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Composed units

Composed units

Author: Christopher Danielson

To demonstrate the idea of a composed unit as a precursor to understanding place value.

This packet offers a brief introdution to the idea of a composed unit, which is a foundational idea for understanding place value.

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In mathematics, it is not enough to know how to count. You have to carefully identify what it is that you are counting.

Most of the time, this isn't a problem. How many children do you have? leads you to count children. How tall are you? leads only to a small amount of ambiguity-do we want to measure in metric units or standard?

But there are plenty of situations where it makes sense to count either (1) units or (2) groups of units

Example 1: Eggs

The original unit is an egg. There are 12 eggs.

But conventionally, we put eggs into groups of 12, as has been done here. And when we do, we have created a composed unit-a dozen eggs. We can count these new units instead of counting the individual eggs.

So we can buy 2 dozen eggs, or 3 dozen eggs or even 12 dozen eggs (and when we do, it's a gross).

Example 2: Shoes

And consider example 2:

Two shoes, right? Or 1 pair of shoes. A pair of shoes is a composed unit.

In fact, we more commonly count shoes in pairs than we do individually. How many pairs of shoes do you have? is a more reasonable question than How many shoes do you have?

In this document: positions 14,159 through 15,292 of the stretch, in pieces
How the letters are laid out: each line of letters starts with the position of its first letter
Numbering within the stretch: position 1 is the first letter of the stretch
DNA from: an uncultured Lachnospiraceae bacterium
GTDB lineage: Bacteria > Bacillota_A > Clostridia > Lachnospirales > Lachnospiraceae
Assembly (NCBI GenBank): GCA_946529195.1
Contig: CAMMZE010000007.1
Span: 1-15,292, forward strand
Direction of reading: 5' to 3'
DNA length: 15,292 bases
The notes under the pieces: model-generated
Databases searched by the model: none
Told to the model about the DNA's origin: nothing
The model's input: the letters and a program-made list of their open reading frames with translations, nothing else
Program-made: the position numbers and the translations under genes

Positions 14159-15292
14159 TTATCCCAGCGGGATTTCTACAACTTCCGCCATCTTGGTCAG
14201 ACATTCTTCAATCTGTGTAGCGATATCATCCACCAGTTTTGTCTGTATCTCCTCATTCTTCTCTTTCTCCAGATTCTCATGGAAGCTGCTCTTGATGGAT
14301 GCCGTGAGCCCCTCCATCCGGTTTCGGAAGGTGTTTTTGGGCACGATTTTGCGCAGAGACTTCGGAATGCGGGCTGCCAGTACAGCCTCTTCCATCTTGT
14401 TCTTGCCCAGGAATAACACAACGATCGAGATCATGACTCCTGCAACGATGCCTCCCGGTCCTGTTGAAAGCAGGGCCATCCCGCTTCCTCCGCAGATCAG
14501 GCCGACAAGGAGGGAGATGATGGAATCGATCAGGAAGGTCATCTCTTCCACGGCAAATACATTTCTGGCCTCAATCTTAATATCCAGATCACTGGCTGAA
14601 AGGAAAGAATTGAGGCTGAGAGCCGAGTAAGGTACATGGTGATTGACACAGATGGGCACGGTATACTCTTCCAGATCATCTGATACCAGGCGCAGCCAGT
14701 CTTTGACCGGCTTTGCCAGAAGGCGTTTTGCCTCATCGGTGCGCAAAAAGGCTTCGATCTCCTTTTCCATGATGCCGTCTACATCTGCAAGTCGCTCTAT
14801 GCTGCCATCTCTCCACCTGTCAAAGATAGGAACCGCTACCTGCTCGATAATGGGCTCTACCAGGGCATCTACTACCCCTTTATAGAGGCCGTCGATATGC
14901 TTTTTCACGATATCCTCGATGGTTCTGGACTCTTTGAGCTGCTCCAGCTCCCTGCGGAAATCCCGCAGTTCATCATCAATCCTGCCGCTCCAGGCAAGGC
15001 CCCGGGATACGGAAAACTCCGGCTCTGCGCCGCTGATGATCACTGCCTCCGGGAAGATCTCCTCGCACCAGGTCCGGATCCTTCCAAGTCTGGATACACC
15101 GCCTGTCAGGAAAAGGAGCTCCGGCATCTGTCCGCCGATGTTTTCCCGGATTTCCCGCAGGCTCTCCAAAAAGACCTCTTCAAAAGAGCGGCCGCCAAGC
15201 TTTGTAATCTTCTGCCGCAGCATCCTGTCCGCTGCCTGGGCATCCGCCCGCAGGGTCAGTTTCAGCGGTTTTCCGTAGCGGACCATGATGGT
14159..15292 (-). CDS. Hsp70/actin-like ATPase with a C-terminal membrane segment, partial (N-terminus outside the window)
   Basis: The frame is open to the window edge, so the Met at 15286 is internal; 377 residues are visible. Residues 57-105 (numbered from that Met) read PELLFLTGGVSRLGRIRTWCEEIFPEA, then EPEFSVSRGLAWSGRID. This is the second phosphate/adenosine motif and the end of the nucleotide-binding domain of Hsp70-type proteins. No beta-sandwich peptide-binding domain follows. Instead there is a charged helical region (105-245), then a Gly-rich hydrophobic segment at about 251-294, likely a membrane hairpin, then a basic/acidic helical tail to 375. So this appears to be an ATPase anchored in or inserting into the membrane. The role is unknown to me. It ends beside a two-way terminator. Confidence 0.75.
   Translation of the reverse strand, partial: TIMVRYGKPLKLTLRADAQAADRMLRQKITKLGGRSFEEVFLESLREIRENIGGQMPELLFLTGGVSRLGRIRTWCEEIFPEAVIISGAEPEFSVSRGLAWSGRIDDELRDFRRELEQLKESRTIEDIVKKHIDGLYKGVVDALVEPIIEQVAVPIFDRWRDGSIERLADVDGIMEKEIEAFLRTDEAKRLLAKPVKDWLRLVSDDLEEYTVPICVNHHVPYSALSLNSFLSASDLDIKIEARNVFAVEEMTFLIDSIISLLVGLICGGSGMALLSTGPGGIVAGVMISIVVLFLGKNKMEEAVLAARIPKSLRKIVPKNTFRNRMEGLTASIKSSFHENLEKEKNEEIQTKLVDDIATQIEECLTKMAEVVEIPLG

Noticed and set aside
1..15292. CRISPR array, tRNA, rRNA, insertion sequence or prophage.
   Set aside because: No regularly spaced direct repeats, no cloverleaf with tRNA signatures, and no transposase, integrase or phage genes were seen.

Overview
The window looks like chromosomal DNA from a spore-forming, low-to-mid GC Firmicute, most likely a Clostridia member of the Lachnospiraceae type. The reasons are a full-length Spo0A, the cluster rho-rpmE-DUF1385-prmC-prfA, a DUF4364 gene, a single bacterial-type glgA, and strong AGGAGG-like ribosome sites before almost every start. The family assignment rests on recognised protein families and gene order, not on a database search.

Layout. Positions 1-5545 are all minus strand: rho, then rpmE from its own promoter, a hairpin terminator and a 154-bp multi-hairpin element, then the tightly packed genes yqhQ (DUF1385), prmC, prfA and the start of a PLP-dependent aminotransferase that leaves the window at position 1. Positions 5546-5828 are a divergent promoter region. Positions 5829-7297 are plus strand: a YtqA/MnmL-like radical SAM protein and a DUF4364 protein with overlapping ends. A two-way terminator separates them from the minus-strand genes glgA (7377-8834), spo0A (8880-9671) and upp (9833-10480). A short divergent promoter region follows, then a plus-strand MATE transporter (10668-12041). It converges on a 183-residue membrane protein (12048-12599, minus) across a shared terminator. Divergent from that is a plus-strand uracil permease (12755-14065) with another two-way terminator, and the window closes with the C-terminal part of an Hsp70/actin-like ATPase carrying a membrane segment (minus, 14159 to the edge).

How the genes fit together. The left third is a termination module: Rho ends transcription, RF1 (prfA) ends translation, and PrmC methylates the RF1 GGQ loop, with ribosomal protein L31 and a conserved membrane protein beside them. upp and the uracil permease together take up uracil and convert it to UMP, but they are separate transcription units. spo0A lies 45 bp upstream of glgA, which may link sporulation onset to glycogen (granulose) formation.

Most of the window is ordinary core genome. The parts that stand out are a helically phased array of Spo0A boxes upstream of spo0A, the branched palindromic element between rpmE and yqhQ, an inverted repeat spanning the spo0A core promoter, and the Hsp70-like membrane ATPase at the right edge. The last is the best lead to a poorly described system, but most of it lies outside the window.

A pair of shoes is a natural unit. Shoes come in pairs because people have two feet. If cats wore shoes, they would need a different composed unit to count them. And centipedes?

There seems to be nothing special about a dozen eggs, except that we have agreed to group eggs in twelves. A dozen eggs is a conventional unit.

We also compose units in other ways. A family is a composed unit, but there is no agreed upon number of subunits that go into one. My family has four people, but neighbor's has five.

The decimal place value system is built on composed units, and the units are conventional. We have agreed to put things into groups of 10. 10 units make 1 ten. 10 tens make 1 hundred. 10 hundreds make 1 thousand, etc.

If you are going learn to cook, you'll need to know about eggs and dozens. If you are going to learn to use mathematics, you'll need to know about ones and tens.

It is important to be able to think of 268 as 2 hundreds, 6 tens and 8 ones, and alternatively as 26 tens and 8 ones, and as 268 ones.

The ultimate composed unit

What is the ultimate composed unit? The 1 that is composed of everything, of course.

So is one just one, or is there more to it?

Finally, here is a video summary of these ideas.